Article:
The maximum bit-rate of a wireless channel is limited by its bandwidth, expressed in the amount (usually in Hz) of the (unlicensed) spectrum allocated. The limit is provided by the Shannon-Hartley Theorem. This physical law, named after its inventors Claude Shannon and Ralph Hartley, states that if you want to increase the speed you either have to allocate more spectrum or improve the signal-to-noise ratio.


At Stake From Various Sides

It is also the technological advance of Wi-Fi itself that worsens congestion: In its highest-performance configuration, IEEE 802.11ac Wave 2 wireless LAN combines the entire available Wi-Fi spectrum into two 160-MHz-wide channels in the 5-GHz band. This means that only two pairs of devices can simultaneously communicate on the widest of channels without interfering—the reason being the limited amount of frequencies available between 5.150 and 5.725 GHz.

Furthermore, Wi-Fi congestion in the 5-GHz band will soon get even worse as mobile-phone carriers, who have exhausted much of their expensive licensed spectrum, are planning to off-load a great deal of their mobile data transmissions onto the unlicensed spectrum. The hot debate about new mobile data standards like LTE-U and LTE-LAA and their battle with Wi-Fi for spectrum has already been covered in our blog and also by the IEEE.

LANCOM System Spectral Scan of the 5-GHz band showing the gaps

Wireless Traffic Jams Ahead

Every day, Wi-Fi users around the world depend on the availability of the given spectrum for content and services. Analysts and industry experts around the globe agree on the fact that, soon, demands on Wi-Fi will exceed the capacity of the limited amount of unlicensed spectrum available. But what can we do about it?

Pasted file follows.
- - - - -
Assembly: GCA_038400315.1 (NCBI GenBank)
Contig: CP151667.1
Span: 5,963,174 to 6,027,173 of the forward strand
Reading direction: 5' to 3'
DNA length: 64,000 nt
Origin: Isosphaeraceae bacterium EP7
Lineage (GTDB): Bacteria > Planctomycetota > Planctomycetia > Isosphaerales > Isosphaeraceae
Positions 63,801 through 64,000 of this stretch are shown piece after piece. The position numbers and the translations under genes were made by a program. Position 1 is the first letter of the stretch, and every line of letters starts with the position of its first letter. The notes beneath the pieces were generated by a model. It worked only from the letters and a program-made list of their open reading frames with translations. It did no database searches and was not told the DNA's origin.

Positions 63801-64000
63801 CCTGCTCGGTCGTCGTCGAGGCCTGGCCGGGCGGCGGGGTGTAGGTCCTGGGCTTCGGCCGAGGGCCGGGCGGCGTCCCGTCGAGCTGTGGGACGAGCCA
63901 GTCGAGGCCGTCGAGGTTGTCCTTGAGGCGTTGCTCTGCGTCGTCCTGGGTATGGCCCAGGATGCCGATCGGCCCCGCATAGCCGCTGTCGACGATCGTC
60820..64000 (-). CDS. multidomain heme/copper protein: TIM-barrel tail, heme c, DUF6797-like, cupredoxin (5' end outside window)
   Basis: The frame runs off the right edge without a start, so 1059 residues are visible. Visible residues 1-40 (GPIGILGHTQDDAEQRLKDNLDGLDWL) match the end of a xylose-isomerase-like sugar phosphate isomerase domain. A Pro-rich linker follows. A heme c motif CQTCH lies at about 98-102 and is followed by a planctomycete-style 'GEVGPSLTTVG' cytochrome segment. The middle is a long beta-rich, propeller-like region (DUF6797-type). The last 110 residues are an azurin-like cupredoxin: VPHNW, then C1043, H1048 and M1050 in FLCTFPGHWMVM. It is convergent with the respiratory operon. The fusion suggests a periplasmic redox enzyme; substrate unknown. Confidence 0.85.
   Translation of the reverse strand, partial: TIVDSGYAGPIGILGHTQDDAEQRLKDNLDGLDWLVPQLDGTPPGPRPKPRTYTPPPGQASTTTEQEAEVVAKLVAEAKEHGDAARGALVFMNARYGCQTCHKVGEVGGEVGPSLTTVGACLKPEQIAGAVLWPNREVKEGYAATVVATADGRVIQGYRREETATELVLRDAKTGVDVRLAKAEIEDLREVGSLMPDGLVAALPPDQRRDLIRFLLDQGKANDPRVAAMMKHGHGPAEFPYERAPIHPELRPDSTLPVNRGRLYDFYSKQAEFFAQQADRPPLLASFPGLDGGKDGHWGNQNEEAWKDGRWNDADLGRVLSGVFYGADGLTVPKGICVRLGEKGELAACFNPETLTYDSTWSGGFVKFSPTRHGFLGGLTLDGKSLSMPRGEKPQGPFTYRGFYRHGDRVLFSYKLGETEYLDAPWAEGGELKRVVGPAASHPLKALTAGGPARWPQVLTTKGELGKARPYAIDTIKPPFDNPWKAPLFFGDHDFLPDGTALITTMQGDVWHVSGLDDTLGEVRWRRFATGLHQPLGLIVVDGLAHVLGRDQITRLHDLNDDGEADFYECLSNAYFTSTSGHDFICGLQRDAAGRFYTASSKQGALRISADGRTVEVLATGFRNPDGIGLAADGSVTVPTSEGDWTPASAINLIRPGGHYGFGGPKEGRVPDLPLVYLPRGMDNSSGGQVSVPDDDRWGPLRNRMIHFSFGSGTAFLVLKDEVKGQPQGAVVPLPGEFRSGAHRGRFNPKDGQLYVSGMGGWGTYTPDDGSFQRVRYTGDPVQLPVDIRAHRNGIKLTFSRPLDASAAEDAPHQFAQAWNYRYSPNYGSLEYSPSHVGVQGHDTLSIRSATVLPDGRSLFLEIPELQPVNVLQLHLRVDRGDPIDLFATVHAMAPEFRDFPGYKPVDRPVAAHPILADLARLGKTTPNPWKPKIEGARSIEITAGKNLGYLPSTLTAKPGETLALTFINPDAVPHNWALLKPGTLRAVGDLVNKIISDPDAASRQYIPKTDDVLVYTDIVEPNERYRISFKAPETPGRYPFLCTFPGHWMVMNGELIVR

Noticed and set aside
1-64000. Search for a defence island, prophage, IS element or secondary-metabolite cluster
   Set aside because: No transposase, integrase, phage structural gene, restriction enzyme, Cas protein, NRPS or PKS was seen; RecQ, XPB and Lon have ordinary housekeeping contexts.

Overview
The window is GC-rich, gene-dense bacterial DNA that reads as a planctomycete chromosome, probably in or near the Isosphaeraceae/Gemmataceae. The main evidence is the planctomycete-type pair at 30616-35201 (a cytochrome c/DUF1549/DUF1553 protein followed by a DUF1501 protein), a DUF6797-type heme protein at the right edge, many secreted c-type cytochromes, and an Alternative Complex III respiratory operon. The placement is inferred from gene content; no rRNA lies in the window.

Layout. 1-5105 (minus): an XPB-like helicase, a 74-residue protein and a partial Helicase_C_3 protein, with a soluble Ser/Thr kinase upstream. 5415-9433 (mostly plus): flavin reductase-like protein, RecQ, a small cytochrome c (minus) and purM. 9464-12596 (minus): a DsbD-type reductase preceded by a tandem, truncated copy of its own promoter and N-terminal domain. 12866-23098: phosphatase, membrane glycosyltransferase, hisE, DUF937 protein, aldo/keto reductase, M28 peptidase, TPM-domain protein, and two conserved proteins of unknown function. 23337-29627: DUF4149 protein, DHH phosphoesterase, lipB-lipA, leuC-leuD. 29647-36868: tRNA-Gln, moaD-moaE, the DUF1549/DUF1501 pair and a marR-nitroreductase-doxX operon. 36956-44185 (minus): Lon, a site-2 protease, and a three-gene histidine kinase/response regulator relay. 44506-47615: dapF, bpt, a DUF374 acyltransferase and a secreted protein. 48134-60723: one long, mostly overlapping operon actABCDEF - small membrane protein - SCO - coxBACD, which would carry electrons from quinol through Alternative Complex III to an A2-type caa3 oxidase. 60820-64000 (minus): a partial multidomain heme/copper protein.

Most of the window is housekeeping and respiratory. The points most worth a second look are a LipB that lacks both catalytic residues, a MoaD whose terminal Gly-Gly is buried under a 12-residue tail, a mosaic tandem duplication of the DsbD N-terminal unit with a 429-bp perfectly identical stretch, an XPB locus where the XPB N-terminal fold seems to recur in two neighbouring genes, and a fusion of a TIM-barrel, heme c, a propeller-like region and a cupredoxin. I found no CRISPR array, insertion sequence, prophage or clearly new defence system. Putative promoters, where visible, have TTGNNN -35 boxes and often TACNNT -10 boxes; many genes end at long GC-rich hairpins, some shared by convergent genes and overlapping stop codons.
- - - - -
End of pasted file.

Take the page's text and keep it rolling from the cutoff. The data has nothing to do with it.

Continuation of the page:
The Wi-Fi Alliance recently commissioned the Wi-Fi Spectrum Needs Study to assess whether available spectrum resources are sufficient to support Wi-Fi connectivity in the future. The findings indicate that by 2020, Wi-Fi networks around the world will need significantly more mid-band spectrum than is currently available in the 5-GHz range to satisfy expected growth.

The study claims that between 500 MHz and 1 GHz of additional spectrum will be required by 2020 to support the predicted growth of Wi-Fi. In case traffic increases even faster than expected, another 1.3 GHz to 1.8 GHz of spectrum may be required by 2025.

In addition, analysts say that Wi-Fi spectrum needs to be contiguous to enable 160 MHz wide channels. These broad channels are required to support a growing number of bandwidth-intensive applications and to allow maximum data rates for the increasing number of devices using 802.11ac Wave 2 Wi-Fi.


Spectrum on the Move – But Not Everywhere

Driven by the exhaustion of the 2.4-GHz band, current debates about extending the spectrum for Wi-Fi target the 5- and parts of the 6-GHz band. This is because current Wi-Fi standards like 802.11ac (and 11ax to be standardized by 2019) rely exclusively on 5 GHz as this offers a combination of range and rate that is unmatched by 2.4 GHz. Theoretically, the 5-GHz band has more than 500 MHz to offer for Wi-Fi usage. But various restrictions and regulations mean that there are still gaps in this part of the spectrum where Wi-Fi use is not allowed, and this makes a contiguous use very difficult.